There are major macroeconomic events taking place at this point in time. The Chinese stock market collapse and Yuan currency re-balancing, the collapse in oil prices, Greek default, Japanese inflation, etc. The recent softness in the global equity markets, especially, China’s has led many to believe that Chinese growth may not be what we thought it was. This has dealt a serious blow to global GDP forecasts as the Chinese economy has been charged with the task of staving off global deflation. These recent events are undermining the market’s faith in the Federal Open Market Committee’s ability to raise interest rates, even nominally at the upcoming September 17th meeting. This confluence of uncertainty has driven the short end of the yield curve down as investors have sought liquidity and safety.
It is time to look at alternative ways to hedge against rising interest rates. Unfortunately, with the huge increase in volatility due to so many headline issues from Greece to trading halts on the NYSE, that it makes it tough to hold onto positions. Fortunately, the most liquid interest rate market is structured in such a way that hedging against inflation can be done with a reasonably fixed amount of risk.
It’s been an exceptionally confusing week to trade on a discretionary basis. Rarely can I recall a time when the markets have been more unsure of their next move. Fairly well every financial market has LOUD voices on both sides making good cases for their positions and their market forecasts. Between the FOMC meeting and the constant worry about whether or not or, when Greece will default has made picking a side based on theory and economics all but impossible. Despite this, we managed to remain fairly unscathed trading feeder cattle, Eurodollar and 30yr Treasury Bond futures; even a bit profitable.
Indecision, fear and uncertainty continue to strengthen their grip on the markets as we head towards the Federal Open Market Committee’s FOMC meeting beginning today as well as a possible Greek default by the end of the month. Faced with the possibility of correctly forecasting the actual events of the FOMC and the Greeks versus trading the reality of the markets’ collective reactions, investors are taking chips off the table. Here’s a brief look at why chips are stacked a bit differently than they have been since the ’08 economic collapse and the one pocket of the interest rate sector that could benefit substantially should indecision, turmoil and volatility be the effects of this month’s economic announcements.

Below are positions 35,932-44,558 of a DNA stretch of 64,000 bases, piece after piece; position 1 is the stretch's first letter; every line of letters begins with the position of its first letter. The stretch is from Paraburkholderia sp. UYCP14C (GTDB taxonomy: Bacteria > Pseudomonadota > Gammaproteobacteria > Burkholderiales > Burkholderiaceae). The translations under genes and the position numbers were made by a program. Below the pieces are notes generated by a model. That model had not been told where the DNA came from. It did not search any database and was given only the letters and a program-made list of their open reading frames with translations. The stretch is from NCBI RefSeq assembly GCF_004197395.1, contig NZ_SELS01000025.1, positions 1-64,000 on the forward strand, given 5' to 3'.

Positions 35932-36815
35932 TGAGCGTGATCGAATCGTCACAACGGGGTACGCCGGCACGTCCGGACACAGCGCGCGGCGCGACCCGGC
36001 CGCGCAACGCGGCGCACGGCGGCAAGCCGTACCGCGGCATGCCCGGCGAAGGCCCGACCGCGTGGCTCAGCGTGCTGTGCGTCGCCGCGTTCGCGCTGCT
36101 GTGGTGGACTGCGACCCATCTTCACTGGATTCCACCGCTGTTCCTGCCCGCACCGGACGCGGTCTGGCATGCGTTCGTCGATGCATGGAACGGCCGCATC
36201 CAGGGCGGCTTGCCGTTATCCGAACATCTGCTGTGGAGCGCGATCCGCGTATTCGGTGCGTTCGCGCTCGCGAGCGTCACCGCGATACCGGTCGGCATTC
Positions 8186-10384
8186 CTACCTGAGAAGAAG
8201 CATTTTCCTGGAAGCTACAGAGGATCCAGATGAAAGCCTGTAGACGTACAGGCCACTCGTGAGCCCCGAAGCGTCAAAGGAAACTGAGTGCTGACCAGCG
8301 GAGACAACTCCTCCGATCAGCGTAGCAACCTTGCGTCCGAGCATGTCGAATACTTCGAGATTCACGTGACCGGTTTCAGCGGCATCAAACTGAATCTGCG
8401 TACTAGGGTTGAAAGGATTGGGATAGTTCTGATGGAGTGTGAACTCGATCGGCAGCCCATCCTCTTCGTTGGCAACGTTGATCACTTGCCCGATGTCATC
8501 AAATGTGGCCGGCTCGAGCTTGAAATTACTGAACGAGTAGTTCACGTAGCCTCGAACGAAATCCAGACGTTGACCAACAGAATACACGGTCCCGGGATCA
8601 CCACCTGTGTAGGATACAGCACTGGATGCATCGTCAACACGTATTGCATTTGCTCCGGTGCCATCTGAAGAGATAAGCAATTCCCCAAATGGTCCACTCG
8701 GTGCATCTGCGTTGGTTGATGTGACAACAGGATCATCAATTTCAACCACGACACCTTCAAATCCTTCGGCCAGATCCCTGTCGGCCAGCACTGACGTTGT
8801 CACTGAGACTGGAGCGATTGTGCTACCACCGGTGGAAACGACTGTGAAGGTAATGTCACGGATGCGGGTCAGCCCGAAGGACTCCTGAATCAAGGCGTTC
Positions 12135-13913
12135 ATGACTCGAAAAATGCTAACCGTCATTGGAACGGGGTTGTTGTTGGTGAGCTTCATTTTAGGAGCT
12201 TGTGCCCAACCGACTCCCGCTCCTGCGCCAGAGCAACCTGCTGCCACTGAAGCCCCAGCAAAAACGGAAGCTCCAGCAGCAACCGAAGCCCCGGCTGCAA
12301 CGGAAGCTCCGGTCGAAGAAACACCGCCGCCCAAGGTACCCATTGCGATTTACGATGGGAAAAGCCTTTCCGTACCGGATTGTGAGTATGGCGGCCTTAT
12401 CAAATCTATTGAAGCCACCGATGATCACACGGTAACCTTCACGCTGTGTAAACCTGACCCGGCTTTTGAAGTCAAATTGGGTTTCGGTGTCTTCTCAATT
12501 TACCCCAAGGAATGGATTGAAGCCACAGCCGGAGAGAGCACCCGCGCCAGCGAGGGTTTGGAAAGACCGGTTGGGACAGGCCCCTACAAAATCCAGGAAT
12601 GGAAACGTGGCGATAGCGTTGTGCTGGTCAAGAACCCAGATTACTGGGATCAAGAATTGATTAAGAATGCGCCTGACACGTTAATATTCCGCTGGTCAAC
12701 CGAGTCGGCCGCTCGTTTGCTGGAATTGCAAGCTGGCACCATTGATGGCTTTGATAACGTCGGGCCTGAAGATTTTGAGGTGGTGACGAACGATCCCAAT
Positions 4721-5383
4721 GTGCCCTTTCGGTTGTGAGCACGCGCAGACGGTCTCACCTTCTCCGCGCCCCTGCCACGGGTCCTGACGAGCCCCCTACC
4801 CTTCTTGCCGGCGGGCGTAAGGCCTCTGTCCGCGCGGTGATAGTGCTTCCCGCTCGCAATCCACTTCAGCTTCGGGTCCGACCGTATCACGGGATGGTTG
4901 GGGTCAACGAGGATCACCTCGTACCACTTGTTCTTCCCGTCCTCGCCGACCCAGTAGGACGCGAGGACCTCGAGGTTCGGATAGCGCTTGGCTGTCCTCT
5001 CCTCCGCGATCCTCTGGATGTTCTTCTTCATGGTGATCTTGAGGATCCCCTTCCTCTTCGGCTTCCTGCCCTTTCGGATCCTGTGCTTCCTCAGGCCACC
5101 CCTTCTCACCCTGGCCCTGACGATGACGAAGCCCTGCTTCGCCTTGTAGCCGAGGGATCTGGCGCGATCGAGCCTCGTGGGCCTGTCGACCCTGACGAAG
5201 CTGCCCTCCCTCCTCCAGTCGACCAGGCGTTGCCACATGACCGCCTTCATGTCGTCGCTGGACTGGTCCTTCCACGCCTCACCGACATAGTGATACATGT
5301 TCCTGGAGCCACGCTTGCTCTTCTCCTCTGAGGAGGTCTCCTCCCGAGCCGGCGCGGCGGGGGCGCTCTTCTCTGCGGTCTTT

I frequently talk about using the commercial traders as a proxy for fundamental information. Commercial traders’ pinpoint focus on the markets they trade takes into account the supply and demand structure within their individual markets, including stocks and bonds. Furthermore, their actions within the markets they trade literally, tell us what they expect to happen within their market going forward. Thus, our thesis that, “No one knows the markets they trade like those whose livelihood is based directly upon the correct forecasting of their market.” All things being equal, when my analysis of the fundamentals seems confounded, I defer to the respective experts within their markets. Finally, when the market sectors are analyzed in total, commercial traders’ actions can lead to a bigger picture. The recent shift in their positions within the financial markets leads me to believe Continue reading Expected Turbulence in the Financial Markets
Commercial traders have been selling Eurodollars at an amazing rate. The Commitment of Traders report shows that they’ve sold more than 1,000,000 contracts since mid-September. You can see on the chart below that this selling has shifted their momentum to the sell side for the first time in sixteen months. We took a closer look at this for our piece in Equities.com.